When Roy Cohn schooled Donald Trump the two men were inseparable. Donald was the more enthused of the two. When Cohn was dying of AIDS, Trump cut him off. Cohn could not believe it. Trump is a germaphobe. Cohn was deserting him. Personal ties are expendable. Whatever the reason, Trump was gone. Trump believes he is the most loving soul on the planet.

Today's lead story in the New York Times reflects on Trump's disdain for naive moralizing. Even in the face of a terrible attack in Syria involving chemicals, Sean Spicer, speaking for the president, says it is pointless to carp.

“We would look like, to some degree, rather silly not acknowledging the political realities that exist in Syria,” Spicer said.

Preachy is a problem

In one sense this is refreshing. Those of us who incline more toward the preachy are well-advised to recognize the points at which reality is not amenable to good impulses however well meant. Trump doubtless believes that his toughness serves a good purpose. If you ask what purpose, he says something about making America great again. He may see himself as the reincarnation of the great Prince Metternich who almost single-handedly created European unity after the devastation caused by the Napoleonic wars.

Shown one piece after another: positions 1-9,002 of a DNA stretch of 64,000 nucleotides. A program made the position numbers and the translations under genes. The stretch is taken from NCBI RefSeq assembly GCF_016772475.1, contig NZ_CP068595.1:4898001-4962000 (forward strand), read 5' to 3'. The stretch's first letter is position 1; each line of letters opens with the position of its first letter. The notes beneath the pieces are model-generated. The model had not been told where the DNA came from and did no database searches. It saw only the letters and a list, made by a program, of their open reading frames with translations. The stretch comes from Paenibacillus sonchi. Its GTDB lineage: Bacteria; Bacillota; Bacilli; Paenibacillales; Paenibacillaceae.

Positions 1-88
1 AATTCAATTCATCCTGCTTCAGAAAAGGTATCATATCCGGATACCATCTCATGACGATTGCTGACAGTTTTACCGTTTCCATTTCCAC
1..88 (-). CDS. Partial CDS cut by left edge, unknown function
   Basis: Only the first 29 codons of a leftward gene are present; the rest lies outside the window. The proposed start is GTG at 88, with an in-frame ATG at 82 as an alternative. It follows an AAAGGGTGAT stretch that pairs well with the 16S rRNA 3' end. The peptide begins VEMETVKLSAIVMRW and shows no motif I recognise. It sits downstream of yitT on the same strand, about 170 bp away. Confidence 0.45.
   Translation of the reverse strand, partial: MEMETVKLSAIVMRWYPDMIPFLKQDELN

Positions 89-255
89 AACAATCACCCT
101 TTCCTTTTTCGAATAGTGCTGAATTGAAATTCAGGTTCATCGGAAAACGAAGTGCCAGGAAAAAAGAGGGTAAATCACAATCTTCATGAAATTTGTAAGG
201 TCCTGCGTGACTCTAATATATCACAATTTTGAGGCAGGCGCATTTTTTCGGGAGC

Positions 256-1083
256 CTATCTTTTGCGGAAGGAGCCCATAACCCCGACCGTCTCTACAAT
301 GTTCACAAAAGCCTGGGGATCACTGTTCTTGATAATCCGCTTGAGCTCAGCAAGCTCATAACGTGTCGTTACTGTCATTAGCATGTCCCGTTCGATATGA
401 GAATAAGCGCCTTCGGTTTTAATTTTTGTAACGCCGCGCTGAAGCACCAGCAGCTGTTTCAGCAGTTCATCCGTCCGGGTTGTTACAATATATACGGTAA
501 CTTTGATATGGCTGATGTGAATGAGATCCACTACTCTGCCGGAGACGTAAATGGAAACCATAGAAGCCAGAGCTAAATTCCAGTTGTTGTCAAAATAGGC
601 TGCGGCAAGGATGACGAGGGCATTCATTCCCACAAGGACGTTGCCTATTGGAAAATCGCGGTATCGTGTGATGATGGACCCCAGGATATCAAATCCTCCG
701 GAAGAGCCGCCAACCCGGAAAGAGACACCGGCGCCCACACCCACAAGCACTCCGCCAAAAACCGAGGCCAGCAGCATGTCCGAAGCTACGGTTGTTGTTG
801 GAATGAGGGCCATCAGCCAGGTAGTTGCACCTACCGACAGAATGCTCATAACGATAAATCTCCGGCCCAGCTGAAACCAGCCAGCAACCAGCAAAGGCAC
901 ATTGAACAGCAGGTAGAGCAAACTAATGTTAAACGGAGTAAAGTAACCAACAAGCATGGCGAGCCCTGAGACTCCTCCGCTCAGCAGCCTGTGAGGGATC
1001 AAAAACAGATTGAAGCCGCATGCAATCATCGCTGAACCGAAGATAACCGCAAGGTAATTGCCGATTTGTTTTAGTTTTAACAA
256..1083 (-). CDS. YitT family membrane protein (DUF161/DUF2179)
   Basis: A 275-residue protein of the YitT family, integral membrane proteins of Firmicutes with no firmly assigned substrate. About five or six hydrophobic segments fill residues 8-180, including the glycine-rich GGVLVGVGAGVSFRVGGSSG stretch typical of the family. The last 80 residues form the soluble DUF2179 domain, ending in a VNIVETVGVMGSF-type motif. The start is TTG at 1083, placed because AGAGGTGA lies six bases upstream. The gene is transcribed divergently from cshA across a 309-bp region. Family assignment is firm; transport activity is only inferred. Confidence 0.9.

A certain salience

This analysis may be strange but there are a few things that make it salient.

You catch in Trump's language the notion of creating a new frame for the existing relations among nations. The disruptive talk may have a certain design. His friends, the leaders of Egypt and China, recent and incipient visitors to Trump, share with Trump no instinctive love for democracy or human rights or of positive values of any sort, save as possible rhetorical flourishes.

Robustly is better

This is one reason why championing human rights and defending democracy needs a more robust posture than is common these days. Barack Obama almost had the balance, but not quite.

The Kennedys probably had it, at least in prospect. Eventually, the world needs to vest authority in each individual, not in giant nation-states. But to get to that point we need to be just as tough as Trump and call him out on clear contradictions in his so-called realpolitik.